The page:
# Alexandru Dimca - UCA, LJAD - Keywords: interpolation, polynomial

Polynomials can be used to approximate complicated curves and surfaces, for example, the shapes of letters in typography or the shape of a plane wing, given a few points. Such polynomials approximate in fact complicated functions of one or several variables, and having a bound on their degrees is essential in all the practical applications.

For the case of 1-dimensional interpolation, used to construct curves in the plane, one starts with a set of d data points, which are pairs (x,y) of real numbers, and looks for a polynomial P=P(t) of degree D=d-1 such that

P(x)=y for any given pair (x,y). Such a polynomial P exists and is unique, and P is called the Lagrange polynomial.

For the case of 2-dimensional interpolation, used to construct surfaces in a 3d space, the first entry x in the pair (x,y) is now a point in the plane. If we denote by X the set of all such points x, and assume again that we have d points in X, it is a difficult and challenging problem to find the minimal degree D such that there is a polynomial in two variables P=P(t1,t2) satisfying P(x)=y for all the points in X.

This degree depends on the geometry of the set of points X, as reflected in the Cayley-Bacharach Theorem and the

Segre-Harbourne-Gimigliano-Hirschowitz Conjecture.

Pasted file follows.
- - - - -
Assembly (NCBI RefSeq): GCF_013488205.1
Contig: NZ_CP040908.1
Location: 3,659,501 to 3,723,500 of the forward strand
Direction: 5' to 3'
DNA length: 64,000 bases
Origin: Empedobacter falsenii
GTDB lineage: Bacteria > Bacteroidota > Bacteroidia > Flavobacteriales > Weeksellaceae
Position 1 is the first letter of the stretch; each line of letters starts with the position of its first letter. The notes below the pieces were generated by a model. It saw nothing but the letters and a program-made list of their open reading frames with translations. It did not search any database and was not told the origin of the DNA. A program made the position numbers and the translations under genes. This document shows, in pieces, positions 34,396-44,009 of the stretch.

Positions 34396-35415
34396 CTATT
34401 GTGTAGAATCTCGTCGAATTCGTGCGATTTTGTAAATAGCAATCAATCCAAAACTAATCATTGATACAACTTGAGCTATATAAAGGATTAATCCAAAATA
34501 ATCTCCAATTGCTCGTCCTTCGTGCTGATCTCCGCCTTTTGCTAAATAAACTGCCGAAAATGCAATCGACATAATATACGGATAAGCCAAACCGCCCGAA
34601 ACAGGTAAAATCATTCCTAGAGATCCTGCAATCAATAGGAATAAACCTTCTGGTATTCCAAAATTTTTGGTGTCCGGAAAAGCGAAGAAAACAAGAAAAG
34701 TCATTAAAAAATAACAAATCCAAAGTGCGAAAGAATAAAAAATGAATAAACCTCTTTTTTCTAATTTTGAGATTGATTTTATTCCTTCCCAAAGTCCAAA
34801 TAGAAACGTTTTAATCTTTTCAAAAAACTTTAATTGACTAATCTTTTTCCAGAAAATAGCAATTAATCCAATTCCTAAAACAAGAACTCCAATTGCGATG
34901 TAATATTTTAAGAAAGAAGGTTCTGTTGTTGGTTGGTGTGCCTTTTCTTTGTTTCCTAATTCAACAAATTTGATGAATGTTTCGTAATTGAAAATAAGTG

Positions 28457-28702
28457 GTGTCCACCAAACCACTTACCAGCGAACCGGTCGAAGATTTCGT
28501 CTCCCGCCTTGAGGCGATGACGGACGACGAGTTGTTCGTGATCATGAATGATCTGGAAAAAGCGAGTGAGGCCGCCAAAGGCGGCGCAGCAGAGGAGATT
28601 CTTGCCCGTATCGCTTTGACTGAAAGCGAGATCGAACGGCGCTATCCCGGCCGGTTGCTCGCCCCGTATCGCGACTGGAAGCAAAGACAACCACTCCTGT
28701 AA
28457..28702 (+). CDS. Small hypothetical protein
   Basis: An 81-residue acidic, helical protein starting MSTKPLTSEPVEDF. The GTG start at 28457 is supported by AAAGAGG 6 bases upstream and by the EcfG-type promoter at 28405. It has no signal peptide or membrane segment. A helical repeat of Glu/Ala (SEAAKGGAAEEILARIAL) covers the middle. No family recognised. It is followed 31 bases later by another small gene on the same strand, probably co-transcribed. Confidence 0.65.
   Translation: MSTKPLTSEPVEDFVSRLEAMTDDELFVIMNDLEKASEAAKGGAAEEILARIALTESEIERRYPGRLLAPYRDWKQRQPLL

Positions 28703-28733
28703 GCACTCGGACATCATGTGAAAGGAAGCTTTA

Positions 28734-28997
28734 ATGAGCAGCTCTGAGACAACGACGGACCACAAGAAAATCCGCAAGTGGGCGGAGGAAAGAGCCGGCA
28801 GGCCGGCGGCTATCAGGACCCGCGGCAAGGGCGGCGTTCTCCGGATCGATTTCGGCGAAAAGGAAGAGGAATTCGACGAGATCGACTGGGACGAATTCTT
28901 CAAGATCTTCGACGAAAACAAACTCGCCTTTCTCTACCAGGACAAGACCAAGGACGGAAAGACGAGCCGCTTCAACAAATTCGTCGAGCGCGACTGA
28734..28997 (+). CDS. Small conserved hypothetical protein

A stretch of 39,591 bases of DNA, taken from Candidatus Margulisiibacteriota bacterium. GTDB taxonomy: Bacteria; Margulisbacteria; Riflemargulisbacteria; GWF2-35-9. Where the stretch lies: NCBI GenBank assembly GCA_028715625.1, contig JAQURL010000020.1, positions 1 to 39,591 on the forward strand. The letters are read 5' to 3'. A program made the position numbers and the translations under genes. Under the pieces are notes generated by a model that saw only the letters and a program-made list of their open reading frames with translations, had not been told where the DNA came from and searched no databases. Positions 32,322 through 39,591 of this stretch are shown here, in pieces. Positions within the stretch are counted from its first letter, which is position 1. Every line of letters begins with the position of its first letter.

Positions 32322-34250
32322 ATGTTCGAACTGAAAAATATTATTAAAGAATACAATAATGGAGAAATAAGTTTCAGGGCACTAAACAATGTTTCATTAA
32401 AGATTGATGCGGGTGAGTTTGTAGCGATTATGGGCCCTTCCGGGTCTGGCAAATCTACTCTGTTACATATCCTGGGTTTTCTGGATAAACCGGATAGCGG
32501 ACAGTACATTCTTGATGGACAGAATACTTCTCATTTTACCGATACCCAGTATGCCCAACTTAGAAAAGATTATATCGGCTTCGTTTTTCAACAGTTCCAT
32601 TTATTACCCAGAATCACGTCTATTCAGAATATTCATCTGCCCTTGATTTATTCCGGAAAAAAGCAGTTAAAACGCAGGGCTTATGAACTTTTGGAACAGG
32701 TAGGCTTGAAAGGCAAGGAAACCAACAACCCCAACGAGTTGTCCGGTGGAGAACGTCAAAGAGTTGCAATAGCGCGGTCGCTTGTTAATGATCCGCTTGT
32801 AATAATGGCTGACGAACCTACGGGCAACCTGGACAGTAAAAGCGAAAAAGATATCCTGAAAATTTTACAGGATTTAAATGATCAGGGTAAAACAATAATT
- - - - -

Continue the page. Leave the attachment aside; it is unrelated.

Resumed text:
A recent variant of this 2-dimensional problem consists in looking for polynomials P as above, having in addition a given Taylor expansion of a given order at one point z not in X, see [2]. The practical interest of this variant is that, for instance, a zero Taylor expansion of high order means very small values for the polynomial P in the neighborhood of the given point z.

To have a concrete example, one can consider the case when the polynomial P models the intensity of the electromagnetic field generated by some mobile phone antennas located at the given points x, subject to the condition that the value of the field be as small as possible at the point z, corresponding maybe to a school or a hospital in the area.

The quest for the polynomial P, and the minimal degree D of it, turn out to be related with deep results and open questions in the theory of line arrangements. Indeed, by the classical duality between points and lines in the projective plane, the set of points X gives rise to a line arrangement AX. The splitting type of a 2-vector bundle associated with the line arrangement AX plays a key role in this question, see [1] and [2] for details.

It also points to unexpected relations with Terao's Conjecture on free arrangements, as discussed in [3].

References:

[1] T. Abe, A. Dimca: On the splitting types of bundles of logarithmic vector fields along plane curves, arXiv:1706.05146

[2] D. Cook II, B. Harbourne, J. Migliore, U. Nagel: Line arrangements and configurations of points with an unusual geometry, arXiv: 1602.02300.

[3] A. Dimca: Hyperplane Arrangements: An Introduction, Universitext, Springer-Verlag, 2017, 192+viii pages.